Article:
Table 11-1 shows several examples of variable names, good and bad:

Purpose of Variable

Good Names,

Good Descriptors

Bad Names,

Poor Descriptors

Running total of

checks written to date

runningTotal, checkTotal

written, ct, checks, CHKTTL, x,

x1, x2

Velocity of a bullet

train

velocity, trainVelocity,
velocityInMph

velt, v, tv, x, x1, x2, train

Current date

currentDate, todaysDate

cd, current, c, x, x1, x2, date

Lines per page

linesPerPage

lpp, lines, l, x, x1, x2

 

The names currentDate and todaysDate are good names because they fully and accurately describe the idea of “current date.” In fact, they use the obvious words. Programmers sometimes overlook using the ordinary words, which is often the easiest solution. Because they’re too short and not at all descriptive, cd and c are poor names. current is poor because it doesn’t tell you what is current. date is almost a good name, but it’s a poor name in the final analysis because the date involved isn’t just any date, but the current date; date by itself gives no such indication. x, x1, and x2 are poor names because they’re always poor names—x traditionally represents an unknown quantity; if you don’t want your variables to be unknown quantities, think of better names.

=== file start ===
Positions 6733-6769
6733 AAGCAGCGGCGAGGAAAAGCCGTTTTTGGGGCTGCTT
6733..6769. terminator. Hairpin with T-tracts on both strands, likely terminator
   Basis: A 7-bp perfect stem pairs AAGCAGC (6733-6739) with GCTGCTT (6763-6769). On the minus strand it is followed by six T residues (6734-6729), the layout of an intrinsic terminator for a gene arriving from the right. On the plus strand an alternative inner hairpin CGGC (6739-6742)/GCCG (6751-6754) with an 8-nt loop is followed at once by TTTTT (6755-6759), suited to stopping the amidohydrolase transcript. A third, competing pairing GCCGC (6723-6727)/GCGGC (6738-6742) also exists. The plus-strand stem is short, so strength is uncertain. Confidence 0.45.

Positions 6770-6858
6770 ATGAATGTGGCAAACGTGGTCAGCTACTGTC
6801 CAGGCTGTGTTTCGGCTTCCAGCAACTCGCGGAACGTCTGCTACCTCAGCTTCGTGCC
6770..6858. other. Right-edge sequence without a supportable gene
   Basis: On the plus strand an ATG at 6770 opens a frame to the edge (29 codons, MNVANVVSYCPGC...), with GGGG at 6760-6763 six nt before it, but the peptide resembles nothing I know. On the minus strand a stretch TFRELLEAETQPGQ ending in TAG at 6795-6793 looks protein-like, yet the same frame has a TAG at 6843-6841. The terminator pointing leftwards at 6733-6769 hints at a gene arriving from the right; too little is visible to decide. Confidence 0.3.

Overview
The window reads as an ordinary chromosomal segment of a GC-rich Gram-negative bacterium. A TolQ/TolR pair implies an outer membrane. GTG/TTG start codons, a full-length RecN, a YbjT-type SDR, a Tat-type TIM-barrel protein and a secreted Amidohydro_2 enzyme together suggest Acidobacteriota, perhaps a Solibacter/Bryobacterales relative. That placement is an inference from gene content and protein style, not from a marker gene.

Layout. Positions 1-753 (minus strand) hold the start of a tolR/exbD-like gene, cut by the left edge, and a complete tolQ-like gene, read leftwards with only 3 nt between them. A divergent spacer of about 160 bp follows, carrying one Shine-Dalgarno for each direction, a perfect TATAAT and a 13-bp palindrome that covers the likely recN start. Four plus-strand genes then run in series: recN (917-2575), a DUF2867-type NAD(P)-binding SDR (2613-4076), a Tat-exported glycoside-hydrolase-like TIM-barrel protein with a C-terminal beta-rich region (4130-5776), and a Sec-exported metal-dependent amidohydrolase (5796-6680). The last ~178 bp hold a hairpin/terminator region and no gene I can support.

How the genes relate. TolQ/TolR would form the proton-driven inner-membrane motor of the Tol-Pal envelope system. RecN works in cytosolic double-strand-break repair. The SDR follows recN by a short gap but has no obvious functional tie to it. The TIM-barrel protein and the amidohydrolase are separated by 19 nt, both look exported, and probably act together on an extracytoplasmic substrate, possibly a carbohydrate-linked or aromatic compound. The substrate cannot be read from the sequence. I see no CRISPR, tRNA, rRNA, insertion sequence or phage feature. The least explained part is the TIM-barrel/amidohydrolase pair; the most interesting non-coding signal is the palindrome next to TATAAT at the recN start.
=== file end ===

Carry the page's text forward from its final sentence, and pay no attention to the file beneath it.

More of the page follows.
Names should be as specific as possible. Names like x, temp, and i that are general enough to be used for more than one purpose are not as informative as they could be and are usually bad names.

Problem Orientation

A record of employee data could be called inputRec or employeeData. inputRec is a computer term that refers to computing ideas—input and record. employeeData refers to the problem domain rather than the computing universe. Similarly, for a bit field indicating printer status, bitFlag is a more computerish name than printerReady. In an accounting application, calcVal is more computerish than sum.